The Range Rover Evoque HSE Dynamic/Autobiography offers optional Autonomous Emergency Braking, which use forward mounted sensors to warn the driver of a possible collision ahead. If the driver doesn’t react and the system determines a collision is imminent, it automatically applies the brakes at full-force in order to reduce the force of the crash or avoid it altogether. The Explorer offers an available collision warning system without the automated brake feature which would prevent or reduce the collision if the driver fails to react.
To provide maximum traction and stability on all roads, All-Wheel Drive is standard on the Range Rover Evoque. But it costs extra on the Explorer.
The Range Rover Evoque offers an optional Surround Camera System to allow the driver to see objects all around the vehicle on a screen. The Explorer only offers a rear monitor and front and rear parking sensors that beep or flash a light. That doesn’t help with obstacles to the sides.
The Range Rover Evoque HSE Dynamic/Autobiography’s optional driver alert monitor detects an inattentive driver then sounds a warning and suggests a break. According to the NHTSA, drivers who fall asleep cause about 100,000 crashes and 1500 deaths a year. The Explorer doesn’t offer a driver alert monitor.
Both the Range Rover Evoque and the Explorer have standard driver and passenger frontal airbags, front side-impact airbags, side-impact head airbags, plastic fuel tanks, four-wheel antilock brakes, traction control, electronic stability systems to prevent skidding, rearview cameras, available lane departure warning systems, blind spot warning systems and rear cross-path warning.
The Range Rover Evoque comes with a full 4 year/50,000 mile basic warranty, which covers the entire truck and includes 24 hour roadside assistance. The Explorer’s 3 year/36,000 mile basic warranty expires 1 year and 14,000 miles sooner.
The Range Rover Evoque’s corrosion warranty is 1 year longer than the Explorer’s (6 vs. 5 years).
J.D. Power and Associates rated the Range Rover Evoque third among small premium suvs in their 2015 Initial Quality Study. The Explorer isn’t in the top three in its category.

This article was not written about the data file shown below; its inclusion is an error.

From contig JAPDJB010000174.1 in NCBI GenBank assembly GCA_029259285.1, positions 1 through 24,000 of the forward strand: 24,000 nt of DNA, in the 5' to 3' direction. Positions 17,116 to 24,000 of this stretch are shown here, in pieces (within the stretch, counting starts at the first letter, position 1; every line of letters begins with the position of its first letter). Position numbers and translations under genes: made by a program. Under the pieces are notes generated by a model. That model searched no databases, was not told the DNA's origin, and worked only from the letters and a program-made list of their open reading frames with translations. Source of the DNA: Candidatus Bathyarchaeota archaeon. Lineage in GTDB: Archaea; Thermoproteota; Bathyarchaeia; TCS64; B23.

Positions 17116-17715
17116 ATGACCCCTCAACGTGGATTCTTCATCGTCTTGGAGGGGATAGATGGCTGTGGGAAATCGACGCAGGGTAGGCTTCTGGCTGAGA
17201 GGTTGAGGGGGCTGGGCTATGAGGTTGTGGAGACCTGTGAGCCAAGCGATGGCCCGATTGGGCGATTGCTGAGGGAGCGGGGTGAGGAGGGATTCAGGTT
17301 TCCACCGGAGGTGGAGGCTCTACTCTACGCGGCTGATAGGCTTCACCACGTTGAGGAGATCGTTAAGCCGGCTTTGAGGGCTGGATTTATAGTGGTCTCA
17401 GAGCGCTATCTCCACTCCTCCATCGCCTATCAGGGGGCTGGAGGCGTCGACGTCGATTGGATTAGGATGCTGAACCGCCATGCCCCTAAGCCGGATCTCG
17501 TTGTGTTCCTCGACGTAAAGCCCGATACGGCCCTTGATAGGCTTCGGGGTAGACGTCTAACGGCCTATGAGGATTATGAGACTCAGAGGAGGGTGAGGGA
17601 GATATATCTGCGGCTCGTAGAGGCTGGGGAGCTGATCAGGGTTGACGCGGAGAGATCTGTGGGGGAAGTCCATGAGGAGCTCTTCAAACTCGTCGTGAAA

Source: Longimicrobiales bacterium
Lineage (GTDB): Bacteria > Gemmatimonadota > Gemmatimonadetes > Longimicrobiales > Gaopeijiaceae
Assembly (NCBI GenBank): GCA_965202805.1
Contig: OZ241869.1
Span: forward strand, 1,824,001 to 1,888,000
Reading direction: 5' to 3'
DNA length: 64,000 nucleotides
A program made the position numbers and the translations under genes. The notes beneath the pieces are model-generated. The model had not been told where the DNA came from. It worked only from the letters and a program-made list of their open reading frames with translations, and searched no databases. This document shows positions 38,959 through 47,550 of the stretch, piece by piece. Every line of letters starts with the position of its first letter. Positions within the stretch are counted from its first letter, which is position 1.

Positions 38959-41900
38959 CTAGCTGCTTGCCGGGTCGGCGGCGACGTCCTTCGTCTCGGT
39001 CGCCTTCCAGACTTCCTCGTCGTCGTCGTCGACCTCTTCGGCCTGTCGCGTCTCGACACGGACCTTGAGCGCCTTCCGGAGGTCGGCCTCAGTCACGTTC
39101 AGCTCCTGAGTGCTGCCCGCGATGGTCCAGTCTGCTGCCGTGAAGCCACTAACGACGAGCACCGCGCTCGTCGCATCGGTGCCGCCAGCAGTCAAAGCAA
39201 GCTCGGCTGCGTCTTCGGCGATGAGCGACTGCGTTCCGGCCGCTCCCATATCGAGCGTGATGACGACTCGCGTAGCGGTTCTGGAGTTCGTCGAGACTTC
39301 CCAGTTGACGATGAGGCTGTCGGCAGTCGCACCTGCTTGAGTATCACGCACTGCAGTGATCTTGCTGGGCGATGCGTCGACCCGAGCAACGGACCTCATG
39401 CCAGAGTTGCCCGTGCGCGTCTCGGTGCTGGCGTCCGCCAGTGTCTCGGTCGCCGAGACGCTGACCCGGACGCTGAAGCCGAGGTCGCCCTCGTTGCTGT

On the EPA test cycle the Range Rover Evoque gets better fuel mileage than the Explorer 4WD (21 city/30 hwy vs. 18 city/26 hwy).
Regenerative brakes improve the Range Rover Evoque’s fuel efficiency by converting inertia back into energy instead of wasting it. The Explorer doesn’t offer a regenerative braking system.
In heavy traffic or at stoplights the Range Rover Evoque’s engine automatically turns off when the vehicle is stopped, saving fuel and reducing pollution. The engine is automatically restarted when the driver gets ready to move again. (Start/Stop isn’t accounted in present EPA fuel mileage tests.) The Explorer doesn’t offer an automatic engine start/stop system.
The Range Rover Evoque’s optional tires provide better handling because they have a lower 45 series profile (height to width ratio) that provides a stiffer sidewall than the Explorer’s optional 50 series tires.
The Range Rover Evoque offers an optional driver-adjustable suspension system. It allows the driver to choose between an extra-supple ride, reducing fatigue on long trips, or a sport setting, which allows maximum control for tricky roads or off-road. The Explorer’s suspension doesn’t offer adjustable shock absorbers.
For better maneuverability, the Range Rover Evoque’s turning circle is 1.8 feet tighter than the Explorer Base/XLT/Limited’s (37.1 feet vs. 38.9 feet). The Range Rover Evoque’s turning circle is 2.9 feet tighter than the Explorer Sport’s (37.1 feet vs. 40 feet).
For greater off-road capability the Range Rover Evoque has a greater minimum ground clearance than the Explorer (8.4 vs. 7.8 inches), allowing the Range Rover Evoque to travel over rougher terrain without being stopped or damaged.
The Land Rover Range Rover Evoque may be more efficient, handle and accelerate better because it weighs about 800 to 1250 pounds less than the Ford Explorer.
The Range Rover Evoque is 2 feet, 2.6 inches shorter than the Explorer, making the Range Rover Evoque easier to handle, maneuver and park in tight spaces.
A low lift-over cargo hatch design makes loading and unloading the Range Rover Evoque easier. The Range Rover Evoque’s cargo hatch lift-over height is 28.7 inches, while the Explorer’s liftover is 31.1 inches.